Sputnik: Why has the platform, which portrays itself as a mechanism for freedom of speech in which people can express their different views, become not only a tool of censorship and an instrument of political struggle, but also a tool of suppression of competition between companies?
If the 2018 Cambridge Analytica incident has taught us anything, Facebook internal governance processes seemed to be unstructured, inconsistent and may even be perceived as corrupted.
As we can read from various exposures during recent times, it seems like Facebook has clearly deviated from its core beliefs of providing Just a Social Platform as stamped in its pledge during the early days. It has grown to be a giant Data Blackhole and forming its own universe.
When this immense power that is able to churn data into intelligence fall under the hands of the top few, it's not surprisingly the core beliefs of the corporate [world] is starting to deviate over time.
Sputnik: How are start-ups affected by the actions of tech giants? Can it hurt their potential and success?
Fong Choong Fook: Some media have already exposed the fact that Facebook was, indeed actively practising preferential treatment on its partners and customers.
Cases have shown that Facebook did have the history to suppress its partner that 'seems to' become a potential rival. Without doubt, such practices will pose risks to start-up companies that wish to work together with Facebook in the long term.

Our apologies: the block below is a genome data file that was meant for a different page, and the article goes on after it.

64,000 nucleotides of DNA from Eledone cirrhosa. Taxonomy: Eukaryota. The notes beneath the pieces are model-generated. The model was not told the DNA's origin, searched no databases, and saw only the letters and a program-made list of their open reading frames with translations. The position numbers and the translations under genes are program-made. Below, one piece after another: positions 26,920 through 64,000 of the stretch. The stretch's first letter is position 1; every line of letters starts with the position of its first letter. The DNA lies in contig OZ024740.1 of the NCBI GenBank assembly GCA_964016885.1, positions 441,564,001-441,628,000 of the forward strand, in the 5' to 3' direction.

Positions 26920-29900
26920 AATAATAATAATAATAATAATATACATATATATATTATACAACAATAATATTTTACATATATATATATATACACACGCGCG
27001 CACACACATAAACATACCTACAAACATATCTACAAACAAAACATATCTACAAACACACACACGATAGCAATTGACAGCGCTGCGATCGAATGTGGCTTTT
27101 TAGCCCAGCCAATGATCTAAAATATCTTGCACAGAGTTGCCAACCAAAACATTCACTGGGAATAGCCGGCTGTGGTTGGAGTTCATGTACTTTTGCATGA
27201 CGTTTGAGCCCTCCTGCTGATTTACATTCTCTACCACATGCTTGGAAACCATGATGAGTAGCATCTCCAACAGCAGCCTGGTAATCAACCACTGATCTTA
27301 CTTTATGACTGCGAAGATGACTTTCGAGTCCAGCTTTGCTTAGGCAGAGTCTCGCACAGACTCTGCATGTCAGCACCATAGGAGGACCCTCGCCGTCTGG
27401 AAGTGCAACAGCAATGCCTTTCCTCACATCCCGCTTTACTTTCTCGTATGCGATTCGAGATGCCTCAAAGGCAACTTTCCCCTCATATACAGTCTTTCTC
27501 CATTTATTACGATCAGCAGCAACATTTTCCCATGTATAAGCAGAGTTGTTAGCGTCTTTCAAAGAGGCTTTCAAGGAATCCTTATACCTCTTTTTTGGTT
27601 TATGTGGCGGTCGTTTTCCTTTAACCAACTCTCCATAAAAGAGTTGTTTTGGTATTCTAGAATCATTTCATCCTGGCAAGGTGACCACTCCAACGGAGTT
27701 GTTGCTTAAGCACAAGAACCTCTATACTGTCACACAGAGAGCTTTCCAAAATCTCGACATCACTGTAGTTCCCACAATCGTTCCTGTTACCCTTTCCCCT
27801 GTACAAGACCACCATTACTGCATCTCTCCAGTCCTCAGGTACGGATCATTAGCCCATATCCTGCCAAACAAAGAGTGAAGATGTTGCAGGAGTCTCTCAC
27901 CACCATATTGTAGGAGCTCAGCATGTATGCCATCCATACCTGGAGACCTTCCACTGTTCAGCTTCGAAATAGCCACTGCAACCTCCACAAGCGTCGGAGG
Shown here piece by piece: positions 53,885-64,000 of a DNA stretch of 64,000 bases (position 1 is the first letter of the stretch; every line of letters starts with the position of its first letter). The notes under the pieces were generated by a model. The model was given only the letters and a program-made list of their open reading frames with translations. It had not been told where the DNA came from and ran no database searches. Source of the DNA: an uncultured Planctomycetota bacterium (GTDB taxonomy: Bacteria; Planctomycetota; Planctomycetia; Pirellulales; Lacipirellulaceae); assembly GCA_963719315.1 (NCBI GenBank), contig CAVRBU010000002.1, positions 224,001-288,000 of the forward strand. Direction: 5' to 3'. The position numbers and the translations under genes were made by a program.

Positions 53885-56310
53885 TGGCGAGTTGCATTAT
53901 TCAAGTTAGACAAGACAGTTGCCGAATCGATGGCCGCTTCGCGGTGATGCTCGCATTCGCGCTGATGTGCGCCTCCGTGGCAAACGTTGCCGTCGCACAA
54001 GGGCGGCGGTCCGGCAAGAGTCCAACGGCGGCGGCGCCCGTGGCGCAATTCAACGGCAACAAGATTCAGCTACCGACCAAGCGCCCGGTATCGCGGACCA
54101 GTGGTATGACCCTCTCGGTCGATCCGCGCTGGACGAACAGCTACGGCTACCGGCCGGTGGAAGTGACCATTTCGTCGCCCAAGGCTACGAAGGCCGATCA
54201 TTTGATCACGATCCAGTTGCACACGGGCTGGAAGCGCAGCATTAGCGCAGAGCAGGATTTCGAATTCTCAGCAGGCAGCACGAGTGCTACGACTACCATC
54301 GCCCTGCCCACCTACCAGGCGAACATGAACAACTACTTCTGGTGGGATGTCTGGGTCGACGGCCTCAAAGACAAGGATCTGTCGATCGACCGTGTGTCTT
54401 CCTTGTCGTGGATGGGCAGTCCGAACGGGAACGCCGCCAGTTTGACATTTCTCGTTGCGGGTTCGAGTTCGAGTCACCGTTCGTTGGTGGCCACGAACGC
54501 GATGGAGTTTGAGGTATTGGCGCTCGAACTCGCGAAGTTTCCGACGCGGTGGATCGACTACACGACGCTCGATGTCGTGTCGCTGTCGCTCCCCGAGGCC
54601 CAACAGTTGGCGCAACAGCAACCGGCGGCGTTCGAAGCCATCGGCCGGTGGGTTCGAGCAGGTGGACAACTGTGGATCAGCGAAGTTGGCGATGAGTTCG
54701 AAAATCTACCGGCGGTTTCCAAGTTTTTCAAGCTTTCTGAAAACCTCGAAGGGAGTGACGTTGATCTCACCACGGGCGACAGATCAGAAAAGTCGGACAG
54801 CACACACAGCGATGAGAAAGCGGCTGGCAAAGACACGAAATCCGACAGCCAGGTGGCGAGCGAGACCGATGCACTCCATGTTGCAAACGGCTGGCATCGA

Fong Choong Fook: I think the incident deserves another hearing. However, as what we have also observed during previous hearings, the lawmakers also exposed their own deficiencies in the understanding of social media and worst still, how the Internet works.
Sputnik: Is it possible to prove in court that Facebook sold users’ data and committed other crimes? What punishment might Facebook face?
Fong Choong Fook: Definitely. Then again, the 'selling' of data has already been consented by Facebook users the moment they decided to open an account with Facebook. The sad fact is that how many of us really read the fine prints when we sign up with Facebook? As long as you are a Facebook user, you have already agreed to allow Facebook to make commercial use of your uploaded personal data.
The views and opinions expressed in this article are solely those of the speaker and do not necessarily reflect Sputnik's position.
The views and opinions expressed in the article do not necessarily reflect those of Sputnik.